Monday, December 26, 2011

The Litigators, by John Grisham

I think I have read every one of John Grisham's novels.  Some are better than others, but I have enjoyed them all.  The Litigators has some of the elements that make Grisham fun to read: the idealistic young lawyer, the bashing of big firms and big companies, the little guy getting the win.  But I have to say, even though I enjoyed it, I kept asking myself why.

I don't know if this is a criticism or an observation, but after the first few chapters, The Litigators reads more like an account of an actual case.  You know, one of those readable but ultimately pretty dry nonfiction works that tell the story of a case from the news or from history?  It starts out on an entertaining note.  David Zinc, sick of working 80 hours a week in a big firm making deals on foreign fixed income instruments, flips out, gets drunk, and, after seeing an ad on a bus for an ambulance-chasing law firm, shows up there looking for a job.  He, along with the two colorful and ethically-challenged partners, gets involved in a class action suit against a giant pharmaceutical company.

Once that case, which fills most of the book, gets going, Grisham's lawyer takes over for his storyteller.  This certainly may be his intent.  If there's a good case in real life, with a good story behind it, I would want Grisham to write that book.  It's generally considered a good thing when a work of non-fiction reads like a work of fiction.  But I would counter that when a work of fiction sounds like a work of non-fiction, perhaps a bit more life needed to be injected into the story.

Yeah, I know, that sounds pretty shallow and petty, but that's my opinion.  Two things: Grisham fans will like The Litigators, and, in spite of my criticism, I'll probably read his next book as soon as it's released.

Wednesday, December 21, 2011

The Fourth Fisherman, by Joe Kissack

You may vaguely recall the stories a few years ago about some Mexican fisherman who drifted across the Pacific for months, ending up 5500 miles from home.  The story of their survival made them into celebrities for a brief time, but came and went from the attention of Americans, like last year's rescued Chilean coal miners.  Their story did not, however, escape the attention of Joe Kissack, a former TV executive whose life was falling apart.  The Fourth Fisherman tells the fishermen's story, but mostly turns out to be the story of Kissack's struggles with addiction and workaholism, and his pursuit of the rights to tell the story of the three fisherman.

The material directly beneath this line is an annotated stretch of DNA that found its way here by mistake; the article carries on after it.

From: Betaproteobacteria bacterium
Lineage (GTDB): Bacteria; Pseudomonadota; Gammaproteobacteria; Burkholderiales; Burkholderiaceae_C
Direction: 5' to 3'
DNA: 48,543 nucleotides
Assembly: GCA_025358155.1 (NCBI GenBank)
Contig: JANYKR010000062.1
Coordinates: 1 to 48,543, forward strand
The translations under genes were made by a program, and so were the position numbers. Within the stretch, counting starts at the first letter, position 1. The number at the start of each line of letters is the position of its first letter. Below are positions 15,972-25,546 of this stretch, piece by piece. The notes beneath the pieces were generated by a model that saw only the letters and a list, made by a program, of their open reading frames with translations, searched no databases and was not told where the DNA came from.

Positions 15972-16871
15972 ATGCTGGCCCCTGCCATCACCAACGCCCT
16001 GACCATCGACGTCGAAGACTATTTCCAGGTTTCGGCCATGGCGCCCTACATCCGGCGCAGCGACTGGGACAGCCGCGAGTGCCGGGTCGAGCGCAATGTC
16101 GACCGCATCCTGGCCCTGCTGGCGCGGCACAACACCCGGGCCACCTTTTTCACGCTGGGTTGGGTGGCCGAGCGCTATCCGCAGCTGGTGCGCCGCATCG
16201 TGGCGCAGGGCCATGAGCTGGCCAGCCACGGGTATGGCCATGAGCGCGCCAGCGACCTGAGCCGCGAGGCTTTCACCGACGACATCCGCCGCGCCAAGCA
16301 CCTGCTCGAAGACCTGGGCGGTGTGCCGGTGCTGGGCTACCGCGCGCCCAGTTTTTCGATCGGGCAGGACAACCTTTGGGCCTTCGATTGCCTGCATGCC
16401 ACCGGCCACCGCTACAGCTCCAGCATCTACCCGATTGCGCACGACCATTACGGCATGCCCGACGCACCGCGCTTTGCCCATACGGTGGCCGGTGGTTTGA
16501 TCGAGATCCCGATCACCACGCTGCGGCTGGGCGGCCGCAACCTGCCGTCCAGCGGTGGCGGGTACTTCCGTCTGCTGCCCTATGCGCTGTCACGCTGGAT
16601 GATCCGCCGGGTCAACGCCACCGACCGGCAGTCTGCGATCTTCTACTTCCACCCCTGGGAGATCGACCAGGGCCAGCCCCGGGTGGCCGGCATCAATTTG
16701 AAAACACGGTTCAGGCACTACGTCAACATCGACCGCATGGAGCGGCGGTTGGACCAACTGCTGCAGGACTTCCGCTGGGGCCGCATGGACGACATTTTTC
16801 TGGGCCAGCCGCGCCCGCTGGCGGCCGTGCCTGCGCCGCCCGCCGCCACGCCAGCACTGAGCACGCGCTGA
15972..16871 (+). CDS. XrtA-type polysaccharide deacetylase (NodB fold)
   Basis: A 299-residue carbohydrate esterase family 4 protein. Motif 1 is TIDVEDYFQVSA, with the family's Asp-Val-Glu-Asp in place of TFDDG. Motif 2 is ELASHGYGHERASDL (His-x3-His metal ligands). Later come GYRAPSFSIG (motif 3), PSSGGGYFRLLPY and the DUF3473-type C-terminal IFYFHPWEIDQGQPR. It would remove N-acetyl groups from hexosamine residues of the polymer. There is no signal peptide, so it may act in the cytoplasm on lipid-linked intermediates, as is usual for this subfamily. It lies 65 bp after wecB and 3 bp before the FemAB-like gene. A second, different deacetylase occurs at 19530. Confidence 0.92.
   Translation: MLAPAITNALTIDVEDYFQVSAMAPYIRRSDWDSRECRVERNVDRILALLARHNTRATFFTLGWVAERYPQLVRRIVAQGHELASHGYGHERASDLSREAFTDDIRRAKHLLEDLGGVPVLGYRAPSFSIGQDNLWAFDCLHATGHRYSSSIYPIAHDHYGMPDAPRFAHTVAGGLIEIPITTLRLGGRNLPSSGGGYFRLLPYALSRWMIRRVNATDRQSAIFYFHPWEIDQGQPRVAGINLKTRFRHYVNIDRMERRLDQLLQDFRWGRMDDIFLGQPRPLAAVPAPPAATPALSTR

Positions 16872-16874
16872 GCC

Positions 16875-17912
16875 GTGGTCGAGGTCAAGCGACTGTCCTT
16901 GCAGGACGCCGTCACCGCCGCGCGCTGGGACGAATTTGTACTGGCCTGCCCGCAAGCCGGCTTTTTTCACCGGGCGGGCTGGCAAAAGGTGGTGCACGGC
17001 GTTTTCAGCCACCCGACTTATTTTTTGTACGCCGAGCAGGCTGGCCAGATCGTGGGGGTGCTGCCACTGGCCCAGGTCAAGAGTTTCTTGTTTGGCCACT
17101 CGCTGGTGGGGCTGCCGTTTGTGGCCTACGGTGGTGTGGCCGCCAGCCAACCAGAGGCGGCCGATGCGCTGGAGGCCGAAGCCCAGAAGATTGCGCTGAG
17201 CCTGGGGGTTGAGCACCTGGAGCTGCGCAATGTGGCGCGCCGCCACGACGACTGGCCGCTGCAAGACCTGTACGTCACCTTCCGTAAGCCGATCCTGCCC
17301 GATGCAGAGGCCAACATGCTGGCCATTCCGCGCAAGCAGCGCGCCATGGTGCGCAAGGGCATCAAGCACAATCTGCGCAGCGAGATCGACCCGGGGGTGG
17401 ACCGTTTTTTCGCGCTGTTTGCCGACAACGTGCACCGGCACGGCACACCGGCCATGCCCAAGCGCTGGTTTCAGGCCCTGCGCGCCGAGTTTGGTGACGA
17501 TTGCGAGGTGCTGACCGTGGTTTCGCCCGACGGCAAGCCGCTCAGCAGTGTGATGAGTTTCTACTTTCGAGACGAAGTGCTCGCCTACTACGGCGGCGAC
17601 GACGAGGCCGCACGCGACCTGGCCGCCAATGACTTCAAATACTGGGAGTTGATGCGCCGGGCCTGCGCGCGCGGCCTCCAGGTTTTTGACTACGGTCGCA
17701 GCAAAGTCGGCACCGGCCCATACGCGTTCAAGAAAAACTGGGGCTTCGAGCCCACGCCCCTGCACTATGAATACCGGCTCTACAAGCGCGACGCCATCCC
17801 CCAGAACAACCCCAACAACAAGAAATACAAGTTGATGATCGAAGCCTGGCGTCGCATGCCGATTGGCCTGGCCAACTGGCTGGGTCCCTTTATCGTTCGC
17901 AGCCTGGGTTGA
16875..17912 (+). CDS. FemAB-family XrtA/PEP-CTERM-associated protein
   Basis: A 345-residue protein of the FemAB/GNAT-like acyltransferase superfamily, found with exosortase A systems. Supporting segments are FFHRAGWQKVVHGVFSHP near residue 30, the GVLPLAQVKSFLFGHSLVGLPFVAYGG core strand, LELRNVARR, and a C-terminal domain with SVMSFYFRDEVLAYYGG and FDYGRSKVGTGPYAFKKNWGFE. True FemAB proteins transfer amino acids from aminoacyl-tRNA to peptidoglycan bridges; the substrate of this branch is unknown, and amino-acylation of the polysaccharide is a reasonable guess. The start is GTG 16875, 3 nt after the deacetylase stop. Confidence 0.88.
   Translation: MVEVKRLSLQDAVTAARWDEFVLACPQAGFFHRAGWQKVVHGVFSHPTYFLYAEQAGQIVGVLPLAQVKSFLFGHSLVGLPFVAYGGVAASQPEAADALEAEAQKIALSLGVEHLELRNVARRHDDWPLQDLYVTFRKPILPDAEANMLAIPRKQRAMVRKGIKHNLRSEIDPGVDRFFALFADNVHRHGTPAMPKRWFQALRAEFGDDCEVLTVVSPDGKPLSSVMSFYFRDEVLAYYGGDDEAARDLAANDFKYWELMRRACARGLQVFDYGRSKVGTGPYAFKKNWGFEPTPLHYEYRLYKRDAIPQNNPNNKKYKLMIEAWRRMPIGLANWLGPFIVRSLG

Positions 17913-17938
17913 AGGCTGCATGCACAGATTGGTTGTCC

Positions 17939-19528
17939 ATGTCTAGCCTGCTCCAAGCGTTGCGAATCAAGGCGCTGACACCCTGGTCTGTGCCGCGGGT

I like a good survival story as much as the next guy.  The three fisherman struck a chord with Joe because of the fact that they said they read the Bible continually throughout their 9 month voyage and said they relied on their faith in God to help them survive.  The facts of their survival are provided, with a bit of descriptive color, but I didn't get a real sense of the passage of time.  They drifted a long, long way.
The four fisherman. (Three plus Joe.)
Their survival story ended up taking second fiddle to Joe's story.  And his story sort of annoyed me.  It's not his fault.  I just get sort of tired of this type of story: the self-absorbed, materialistic businessman, making a ton of money, begins to get stressed out and reassesses his life.  He quits his job to pursue his dream.  That's what Joe does, spending years of his life and all of his savings to meet the three fishermen and tell their story.  After spending all his money, selling his lake house and his wife's Lexus (feel sorry for him yet?) he's not much closer to getting a movie made.

Ultimately, we have here a pretty nice story about some fishermen who got lost at sea, and the impact they had on an American struggling in life.  I like the way one lady summarized his story after Joe spoke at her church.  The fishermen looked lost, floating in the middle of the ocean, while Joe had everything, but Joe was the lost one.  "The fishermen were not lost at all--they had God."  Maybe Joe will reach his goal of making a movie about the Tres Pescadores.  I'll watch it.  In the meantime, while I'm happy he got his life straightened out, I'm not that happy with this book.